MB: Yes, and NYU’s response at the time was that Andrew Ross was going to Abu Dhabi on his own, he wasn’t asked to go by NYU, he wasn’t being sponsored by NYU, and so therefore NYU could not do anything to challenge his denial. He wasn’t allowed to board his flight from New York. Our cases are different because we were asked by NYU to go, so that eliminated that explanation, but NYU’s response has been similar.
JV: What has been the response of faculty and professional organizations?
MB: Several departments issued resolutions expressing their concerns about this, including our two departments, Middle Eastern and Islamic Studies and Journalism. Several other departments and schools joined. The NYU chapter of the American Association of University Professors issued a statement. The Middle East Studies Association’s Committee on Academic Freedom issued a strong, well-argued letter to the NYU president and a separate letter to the UAE government.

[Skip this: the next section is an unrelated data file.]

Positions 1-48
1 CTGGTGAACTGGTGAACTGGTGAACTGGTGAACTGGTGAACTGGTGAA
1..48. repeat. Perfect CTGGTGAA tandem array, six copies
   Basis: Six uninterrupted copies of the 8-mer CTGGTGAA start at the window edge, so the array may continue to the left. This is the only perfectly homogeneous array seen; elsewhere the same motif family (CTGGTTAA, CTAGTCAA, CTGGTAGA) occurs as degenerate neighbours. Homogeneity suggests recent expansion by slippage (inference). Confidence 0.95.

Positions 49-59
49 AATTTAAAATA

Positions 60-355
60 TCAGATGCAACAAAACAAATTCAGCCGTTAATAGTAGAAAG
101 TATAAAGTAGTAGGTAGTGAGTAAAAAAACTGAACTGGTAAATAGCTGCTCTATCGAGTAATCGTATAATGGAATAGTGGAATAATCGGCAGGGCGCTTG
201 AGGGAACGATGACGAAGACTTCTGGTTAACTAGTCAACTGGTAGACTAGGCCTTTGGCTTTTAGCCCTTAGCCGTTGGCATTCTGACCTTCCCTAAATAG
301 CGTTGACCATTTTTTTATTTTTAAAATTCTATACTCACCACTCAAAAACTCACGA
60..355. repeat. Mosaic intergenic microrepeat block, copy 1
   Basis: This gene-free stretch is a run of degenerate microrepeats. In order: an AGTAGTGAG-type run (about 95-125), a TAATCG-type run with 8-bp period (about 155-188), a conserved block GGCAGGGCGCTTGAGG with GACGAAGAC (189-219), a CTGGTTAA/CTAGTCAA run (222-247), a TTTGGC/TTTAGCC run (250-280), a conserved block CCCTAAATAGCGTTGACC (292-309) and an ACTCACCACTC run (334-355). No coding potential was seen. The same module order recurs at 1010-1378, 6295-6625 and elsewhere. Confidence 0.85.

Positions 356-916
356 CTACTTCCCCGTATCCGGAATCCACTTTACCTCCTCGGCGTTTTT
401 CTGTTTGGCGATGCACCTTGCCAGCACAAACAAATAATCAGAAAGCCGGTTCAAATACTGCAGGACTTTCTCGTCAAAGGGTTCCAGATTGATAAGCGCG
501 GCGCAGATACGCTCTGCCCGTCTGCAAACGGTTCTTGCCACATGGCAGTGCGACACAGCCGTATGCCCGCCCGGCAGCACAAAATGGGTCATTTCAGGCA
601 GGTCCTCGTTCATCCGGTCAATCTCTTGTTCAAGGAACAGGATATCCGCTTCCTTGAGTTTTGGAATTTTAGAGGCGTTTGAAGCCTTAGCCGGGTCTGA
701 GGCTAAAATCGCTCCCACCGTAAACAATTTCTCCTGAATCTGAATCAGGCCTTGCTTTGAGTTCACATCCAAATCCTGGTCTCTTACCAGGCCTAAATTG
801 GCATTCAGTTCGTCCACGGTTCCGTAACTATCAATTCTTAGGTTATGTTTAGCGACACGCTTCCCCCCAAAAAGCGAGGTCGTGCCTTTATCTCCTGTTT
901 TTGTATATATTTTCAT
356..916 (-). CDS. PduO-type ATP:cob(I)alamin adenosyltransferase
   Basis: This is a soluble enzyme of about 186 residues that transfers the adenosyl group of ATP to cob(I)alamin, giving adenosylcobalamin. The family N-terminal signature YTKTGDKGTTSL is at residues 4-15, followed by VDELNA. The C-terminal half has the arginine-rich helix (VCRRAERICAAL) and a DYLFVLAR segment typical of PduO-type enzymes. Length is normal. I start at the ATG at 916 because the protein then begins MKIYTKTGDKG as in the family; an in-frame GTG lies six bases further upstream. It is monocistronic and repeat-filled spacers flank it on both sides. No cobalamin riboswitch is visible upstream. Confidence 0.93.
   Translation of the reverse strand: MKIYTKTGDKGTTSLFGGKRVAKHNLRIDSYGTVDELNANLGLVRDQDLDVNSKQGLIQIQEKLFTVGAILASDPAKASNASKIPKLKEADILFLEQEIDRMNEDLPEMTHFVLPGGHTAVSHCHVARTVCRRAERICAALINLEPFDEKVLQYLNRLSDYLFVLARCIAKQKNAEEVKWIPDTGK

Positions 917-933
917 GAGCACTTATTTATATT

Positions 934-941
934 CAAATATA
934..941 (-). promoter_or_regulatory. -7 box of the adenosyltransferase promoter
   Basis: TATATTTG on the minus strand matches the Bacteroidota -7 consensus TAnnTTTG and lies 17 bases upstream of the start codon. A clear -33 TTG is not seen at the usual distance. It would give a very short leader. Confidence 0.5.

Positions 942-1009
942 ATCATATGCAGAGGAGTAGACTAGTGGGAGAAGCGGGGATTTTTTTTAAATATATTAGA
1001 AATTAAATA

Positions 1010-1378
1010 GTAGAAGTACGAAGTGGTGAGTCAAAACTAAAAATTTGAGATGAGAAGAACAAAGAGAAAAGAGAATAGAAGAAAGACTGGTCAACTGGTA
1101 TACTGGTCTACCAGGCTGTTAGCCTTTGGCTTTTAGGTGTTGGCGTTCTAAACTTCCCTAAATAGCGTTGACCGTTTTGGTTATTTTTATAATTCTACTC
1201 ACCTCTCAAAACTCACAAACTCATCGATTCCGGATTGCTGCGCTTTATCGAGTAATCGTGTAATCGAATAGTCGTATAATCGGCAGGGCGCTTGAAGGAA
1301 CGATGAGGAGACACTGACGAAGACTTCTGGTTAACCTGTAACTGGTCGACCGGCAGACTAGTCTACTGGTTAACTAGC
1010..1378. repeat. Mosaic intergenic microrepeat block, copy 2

There’s been significant support from faculty, faculty groups, student groups and professional organizations concerned about this pattern.
JV: Is there anything else you would like to share with our readers?
MB: It’s important for faculty and students to think about NYU’s policies and policies of other universities that have campuses abroad and think through the implications of these partnerships all around the world and the implications for freedom of movement and academic freedom. That’s the lesson I’ve taken away from my experience over the last few months.